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Hyperion Records

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The Solitary Cedar (1907) by Tivador Csontvary Kosztka (1853-1919)
Csontvary Museum, Pecs, Hungary / Bridgeman Art Library, London
Track(s) taken from CDA67735
Recording details: June 2008
Jerusalem Music Centre, Israel
Produced by Eric Wen
Engineered by Zvi Hirshler
Release date: July 2009
Total duration: 24 minutes 18 seconds

'Shaham's pungent, occasionally acidic string tone is perfect for Weiner's mixture of extravagance and cool … great elegance and flamboyant ease' (The Guardian)

'Highly enjoyable … full of charm and wit … the playing is exemplary … Shaham and Erez make the best possible case for these pieces, duly wearing hearts on sleeve where appropriate' (International Record Review)

'Hagai Shaham plays with a large, richly Romantic tone and a feeling for the grand gestures in which the music delivers its message and the ethnic matrix from which it emerged. But he also has the virtuosic flair to put across the most flamboyant numbers' (Fanfare, USA)

'The excellent Israeli violinist Hagai Shaham and his accompanist of many years Arnon Erez (together they won the 1990 ARD Competition) have recorded Leo Weiner’s two magnificent early violin sonatas … with such devotion and such a feeling for the sensual glow of this music that, from the very first bar, one is totally transfixed by the art of their musical seduction … Hagai Shaham links a perfect technique with the mesmerizing beauty of his fiery sound; he embodies the ideal Hungarian gipsy-violinist, the highly cultivated Prince Charming who will give it 'his all' to cast a spell on his listeners … nowadays, violinists with such charisma have become very rare and should therefore be especially cherished … the old-fashioned magic of Shaham’s sound' (Stereoplay, Germany)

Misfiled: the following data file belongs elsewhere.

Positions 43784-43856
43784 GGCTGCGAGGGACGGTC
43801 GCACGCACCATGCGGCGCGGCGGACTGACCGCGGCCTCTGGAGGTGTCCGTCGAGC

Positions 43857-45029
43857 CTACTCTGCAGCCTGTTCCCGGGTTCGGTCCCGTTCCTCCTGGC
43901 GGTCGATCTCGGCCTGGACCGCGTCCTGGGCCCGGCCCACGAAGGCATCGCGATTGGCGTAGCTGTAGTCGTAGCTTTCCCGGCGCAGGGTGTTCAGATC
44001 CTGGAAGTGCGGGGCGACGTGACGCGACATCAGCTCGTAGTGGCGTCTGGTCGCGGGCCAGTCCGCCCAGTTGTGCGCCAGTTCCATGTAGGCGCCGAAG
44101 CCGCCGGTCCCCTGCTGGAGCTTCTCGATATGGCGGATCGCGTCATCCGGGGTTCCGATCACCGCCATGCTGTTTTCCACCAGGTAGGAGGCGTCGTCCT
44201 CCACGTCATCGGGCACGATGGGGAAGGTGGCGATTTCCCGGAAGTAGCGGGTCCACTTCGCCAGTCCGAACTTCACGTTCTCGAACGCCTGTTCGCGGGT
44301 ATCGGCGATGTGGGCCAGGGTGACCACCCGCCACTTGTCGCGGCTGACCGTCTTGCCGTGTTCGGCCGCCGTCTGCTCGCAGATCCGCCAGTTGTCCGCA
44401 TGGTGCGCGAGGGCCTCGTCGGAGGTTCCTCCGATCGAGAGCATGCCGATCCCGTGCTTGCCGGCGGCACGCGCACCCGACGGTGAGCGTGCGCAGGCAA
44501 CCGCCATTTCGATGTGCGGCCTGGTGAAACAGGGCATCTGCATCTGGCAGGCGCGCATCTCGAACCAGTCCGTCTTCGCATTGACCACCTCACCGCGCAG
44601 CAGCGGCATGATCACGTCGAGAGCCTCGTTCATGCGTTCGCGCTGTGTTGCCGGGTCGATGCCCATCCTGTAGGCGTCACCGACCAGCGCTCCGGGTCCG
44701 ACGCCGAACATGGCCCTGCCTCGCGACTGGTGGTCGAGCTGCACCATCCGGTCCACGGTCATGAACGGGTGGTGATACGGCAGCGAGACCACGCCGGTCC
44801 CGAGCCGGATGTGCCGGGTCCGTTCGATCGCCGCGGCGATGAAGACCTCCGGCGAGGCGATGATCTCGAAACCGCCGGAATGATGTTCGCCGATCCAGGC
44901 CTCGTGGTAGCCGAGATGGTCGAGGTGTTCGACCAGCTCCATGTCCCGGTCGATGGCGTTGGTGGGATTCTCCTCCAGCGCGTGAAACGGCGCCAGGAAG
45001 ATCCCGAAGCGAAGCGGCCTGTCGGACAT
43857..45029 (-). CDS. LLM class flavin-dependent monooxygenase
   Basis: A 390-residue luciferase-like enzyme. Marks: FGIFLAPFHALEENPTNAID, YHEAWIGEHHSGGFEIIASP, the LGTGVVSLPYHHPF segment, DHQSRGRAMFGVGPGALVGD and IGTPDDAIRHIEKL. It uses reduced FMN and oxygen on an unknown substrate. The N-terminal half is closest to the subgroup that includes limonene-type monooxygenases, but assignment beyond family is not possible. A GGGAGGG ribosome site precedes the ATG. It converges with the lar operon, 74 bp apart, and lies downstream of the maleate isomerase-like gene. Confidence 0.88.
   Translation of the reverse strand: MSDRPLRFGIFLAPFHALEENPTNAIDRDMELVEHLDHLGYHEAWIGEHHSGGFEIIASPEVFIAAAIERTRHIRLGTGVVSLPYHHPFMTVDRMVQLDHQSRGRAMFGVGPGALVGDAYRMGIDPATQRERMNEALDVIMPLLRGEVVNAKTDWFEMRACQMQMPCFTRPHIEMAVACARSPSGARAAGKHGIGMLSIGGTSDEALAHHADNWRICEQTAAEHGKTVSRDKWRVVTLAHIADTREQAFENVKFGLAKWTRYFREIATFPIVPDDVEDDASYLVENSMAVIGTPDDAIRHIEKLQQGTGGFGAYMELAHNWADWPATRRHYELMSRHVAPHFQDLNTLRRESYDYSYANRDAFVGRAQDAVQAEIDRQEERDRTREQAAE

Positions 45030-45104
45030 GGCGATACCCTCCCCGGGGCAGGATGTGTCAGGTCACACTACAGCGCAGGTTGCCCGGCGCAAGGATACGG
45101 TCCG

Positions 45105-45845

Violin Sonata No 1 in D major, Op 9

Moderato  [5'21]
Andante  [6'29]

Introduction  EnglishFrançaisDeutsch
Weiner composed his Violin Sonata No 1 in D major Op 9 in 1911. The predominantly lyrical first movement, Moderato, is reminiscent of the Brahms sonatas not so much in style as in mood and structural concision; and the near-independence of the two instruments, moving almost throughout the movement in counterpoint, is notable. The long-spanned principal theme, which might be said to have a slight Hungarian accent rather than use a Hungarian vocabulary, is a fine example of Weiner’s sustained melodic writing. The sonata is remarkable for containing two movements in fast waltz-tempo, and the first of these serves as the scherzo: its capricious and voluble outer sections surround a central trio dominated by repeated dactylic rhythms, very like—and perhaps alluding to—those that infuse the first movement of Beethoven’s Symphony No 7.

The ecstatic melodic writing of the Andante slow movement demonstrates Weiner’s deep roots in Germanic romanticism, especially Brahms, though the musical texture is lighter than that of his great predecessor. The restatement of the main tune in the last third of the movement brings a rippling, decorative accompaniment to gild this ecstatic lily. By contrast the finale begins as a good-humoured, capering Presto requiring fine violin technique for its execution, pitted against fanfaring chords in the piano. (Weiner directs that it should be ‘sharply rhythmicized’.) Soon, however, there occurs a cyclic return of the first movement’s opening theme, interspersed with the quick-moving figurations of the finale. These elements alternate in an energetic and sometimes grotesque parade of invention, which constitutes a development. When it seems the music can no longer surprise us, the coda strikes in even faster, at Rasches Walzertempo, with a fusillade of pizzicato strumming from the violinist, and drives to a distinctly raffish conclusion.

from notes by Calum MacDonald © 2009

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